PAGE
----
Here, Mary is played by Elle Fanning, doing that sleepy-eyed, sulky thing she does so perfectly, while the role of Percy Bysshe Shelley is played by Douglas Booth. Indeed, at times, it’s hard to decide which one of them is the most photogenic. When we first encounter Mary, she’s sixteen years old, living with her father, the bookseller William Godwin (Stephen Dillane), her argumentative stepmother, Mary Jane Clairmont (Joanne Froggat), and her stepsister, Claire (Bel Powley). Mary is obsessed with reading Gothic horror stories and is already making her first tentative attempts at writing fiction but, as her father tells her, she needs to stop imitating others and ‘find her own voice.’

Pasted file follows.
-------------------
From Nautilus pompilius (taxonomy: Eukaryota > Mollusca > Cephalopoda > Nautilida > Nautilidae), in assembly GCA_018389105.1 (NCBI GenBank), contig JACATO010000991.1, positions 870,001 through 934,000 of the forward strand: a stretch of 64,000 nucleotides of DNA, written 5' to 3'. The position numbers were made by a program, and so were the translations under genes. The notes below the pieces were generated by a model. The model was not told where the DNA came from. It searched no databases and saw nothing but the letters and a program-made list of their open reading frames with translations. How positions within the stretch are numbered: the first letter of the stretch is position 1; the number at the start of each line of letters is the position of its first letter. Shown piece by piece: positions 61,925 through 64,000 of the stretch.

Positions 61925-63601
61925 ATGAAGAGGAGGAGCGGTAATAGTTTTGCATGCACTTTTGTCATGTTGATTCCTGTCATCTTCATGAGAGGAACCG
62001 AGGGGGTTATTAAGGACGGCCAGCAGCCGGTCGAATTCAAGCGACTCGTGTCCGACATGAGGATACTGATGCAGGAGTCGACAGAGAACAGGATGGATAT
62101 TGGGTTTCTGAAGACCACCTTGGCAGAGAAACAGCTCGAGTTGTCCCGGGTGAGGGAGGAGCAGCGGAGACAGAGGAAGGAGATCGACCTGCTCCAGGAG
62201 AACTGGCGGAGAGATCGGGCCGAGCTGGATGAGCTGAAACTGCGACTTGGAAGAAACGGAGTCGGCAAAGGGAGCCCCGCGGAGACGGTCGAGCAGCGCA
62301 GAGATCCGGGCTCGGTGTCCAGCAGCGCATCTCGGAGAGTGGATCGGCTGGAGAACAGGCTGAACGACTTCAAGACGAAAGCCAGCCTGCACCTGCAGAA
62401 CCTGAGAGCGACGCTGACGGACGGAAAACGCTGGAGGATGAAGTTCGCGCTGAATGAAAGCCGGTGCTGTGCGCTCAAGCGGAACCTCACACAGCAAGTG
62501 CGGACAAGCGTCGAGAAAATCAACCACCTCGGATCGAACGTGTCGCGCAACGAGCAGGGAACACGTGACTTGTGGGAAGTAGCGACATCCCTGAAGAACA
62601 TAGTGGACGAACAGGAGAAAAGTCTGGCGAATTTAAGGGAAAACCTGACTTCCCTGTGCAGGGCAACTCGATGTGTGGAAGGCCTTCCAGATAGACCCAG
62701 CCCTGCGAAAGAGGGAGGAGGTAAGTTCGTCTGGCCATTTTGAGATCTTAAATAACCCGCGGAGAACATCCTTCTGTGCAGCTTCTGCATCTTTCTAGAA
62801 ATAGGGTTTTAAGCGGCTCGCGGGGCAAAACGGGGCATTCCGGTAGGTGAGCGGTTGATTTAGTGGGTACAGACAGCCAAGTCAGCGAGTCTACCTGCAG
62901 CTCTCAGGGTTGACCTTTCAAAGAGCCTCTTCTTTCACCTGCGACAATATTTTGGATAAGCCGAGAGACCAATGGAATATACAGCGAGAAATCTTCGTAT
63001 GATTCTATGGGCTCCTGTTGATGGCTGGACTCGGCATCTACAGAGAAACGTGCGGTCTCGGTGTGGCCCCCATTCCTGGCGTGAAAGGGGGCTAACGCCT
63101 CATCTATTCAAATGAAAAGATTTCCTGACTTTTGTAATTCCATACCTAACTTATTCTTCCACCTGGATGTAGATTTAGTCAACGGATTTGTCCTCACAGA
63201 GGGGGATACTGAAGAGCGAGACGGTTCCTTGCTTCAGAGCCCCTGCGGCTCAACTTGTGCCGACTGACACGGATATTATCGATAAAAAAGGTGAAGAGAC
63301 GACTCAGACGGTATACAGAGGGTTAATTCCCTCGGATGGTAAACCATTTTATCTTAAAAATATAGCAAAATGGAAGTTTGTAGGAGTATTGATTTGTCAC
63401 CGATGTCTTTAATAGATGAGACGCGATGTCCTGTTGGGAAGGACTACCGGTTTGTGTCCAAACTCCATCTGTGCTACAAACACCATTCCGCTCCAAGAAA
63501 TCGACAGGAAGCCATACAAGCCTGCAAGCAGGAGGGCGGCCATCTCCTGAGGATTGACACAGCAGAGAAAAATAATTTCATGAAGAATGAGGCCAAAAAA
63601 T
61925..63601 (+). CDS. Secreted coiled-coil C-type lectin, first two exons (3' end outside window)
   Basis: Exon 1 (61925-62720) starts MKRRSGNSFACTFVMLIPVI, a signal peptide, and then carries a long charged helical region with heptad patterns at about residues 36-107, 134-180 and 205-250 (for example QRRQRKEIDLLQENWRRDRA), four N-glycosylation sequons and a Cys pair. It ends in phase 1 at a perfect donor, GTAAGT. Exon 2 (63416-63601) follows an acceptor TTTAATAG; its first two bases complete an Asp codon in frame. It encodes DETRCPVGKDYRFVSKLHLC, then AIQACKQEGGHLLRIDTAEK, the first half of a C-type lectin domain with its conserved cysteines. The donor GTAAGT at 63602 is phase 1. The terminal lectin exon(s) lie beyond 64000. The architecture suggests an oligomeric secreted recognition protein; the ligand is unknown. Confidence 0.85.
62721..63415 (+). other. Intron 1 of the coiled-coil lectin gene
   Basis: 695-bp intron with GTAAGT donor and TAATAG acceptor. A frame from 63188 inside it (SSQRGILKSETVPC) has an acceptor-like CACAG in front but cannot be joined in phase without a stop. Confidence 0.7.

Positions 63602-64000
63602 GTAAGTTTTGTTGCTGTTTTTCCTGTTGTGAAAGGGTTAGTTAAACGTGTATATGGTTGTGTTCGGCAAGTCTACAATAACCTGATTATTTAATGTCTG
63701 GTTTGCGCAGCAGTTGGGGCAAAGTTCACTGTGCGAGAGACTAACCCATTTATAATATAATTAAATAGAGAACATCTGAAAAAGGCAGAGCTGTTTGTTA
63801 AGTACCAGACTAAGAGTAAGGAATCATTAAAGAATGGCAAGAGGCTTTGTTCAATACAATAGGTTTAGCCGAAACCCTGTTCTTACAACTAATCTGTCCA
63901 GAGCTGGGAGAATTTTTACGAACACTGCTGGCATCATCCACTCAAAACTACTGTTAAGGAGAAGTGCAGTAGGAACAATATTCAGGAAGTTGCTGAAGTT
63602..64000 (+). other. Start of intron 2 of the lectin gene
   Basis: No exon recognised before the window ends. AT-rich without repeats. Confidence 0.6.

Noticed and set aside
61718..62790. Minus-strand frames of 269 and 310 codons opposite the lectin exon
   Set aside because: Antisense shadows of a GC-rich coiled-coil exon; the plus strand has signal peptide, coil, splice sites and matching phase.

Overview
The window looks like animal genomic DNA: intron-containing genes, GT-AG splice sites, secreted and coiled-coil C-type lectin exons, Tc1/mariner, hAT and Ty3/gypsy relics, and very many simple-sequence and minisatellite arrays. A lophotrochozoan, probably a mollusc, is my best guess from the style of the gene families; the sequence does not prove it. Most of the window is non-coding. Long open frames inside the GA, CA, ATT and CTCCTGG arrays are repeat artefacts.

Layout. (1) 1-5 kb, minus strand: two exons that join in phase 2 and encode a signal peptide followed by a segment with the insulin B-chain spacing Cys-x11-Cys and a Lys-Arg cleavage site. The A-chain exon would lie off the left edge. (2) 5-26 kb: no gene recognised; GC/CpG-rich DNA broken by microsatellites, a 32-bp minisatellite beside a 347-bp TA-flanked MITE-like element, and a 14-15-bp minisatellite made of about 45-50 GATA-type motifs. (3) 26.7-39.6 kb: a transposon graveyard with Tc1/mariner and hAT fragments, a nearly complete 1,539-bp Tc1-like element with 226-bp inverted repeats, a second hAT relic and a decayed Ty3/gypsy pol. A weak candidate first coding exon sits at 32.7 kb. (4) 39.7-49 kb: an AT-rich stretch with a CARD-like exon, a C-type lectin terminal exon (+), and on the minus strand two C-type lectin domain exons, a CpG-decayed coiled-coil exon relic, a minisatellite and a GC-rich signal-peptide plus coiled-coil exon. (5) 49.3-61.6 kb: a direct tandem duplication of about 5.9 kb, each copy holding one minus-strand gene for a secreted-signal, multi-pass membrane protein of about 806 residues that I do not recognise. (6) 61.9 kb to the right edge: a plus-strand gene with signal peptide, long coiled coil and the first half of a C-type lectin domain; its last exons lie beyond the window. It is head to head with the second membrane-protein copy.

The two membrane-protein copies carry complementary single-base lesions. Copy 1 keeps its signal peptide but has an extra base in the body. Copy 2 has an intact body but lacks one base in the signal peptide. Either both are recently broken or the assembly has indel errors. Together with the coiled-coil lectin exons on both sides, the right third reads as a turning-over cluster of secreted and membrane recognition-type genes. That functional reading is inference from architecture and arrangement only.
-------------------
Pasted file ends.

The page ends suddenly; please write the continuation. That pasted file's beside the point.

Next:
On a rare visit to one of her cousins in Scotland, she encounters the handsome Percy Shelley and there’s an instant attraction between them. Summoned back to London because of Claire’s fictional ‘illness’, Mary is astonished when Percy turns up at her father’s bookshop, having enlisted William as his patron. It’s only a matter of time before Mary and Percy are in the throes of a full-blown romance. It’s not all plain sailing though. For one thing, there’s the fact that Percy already has a wife and daughter, a little detail that he has completely neglected to mention. But Mary manages to put her doubts aside. She’s smitten.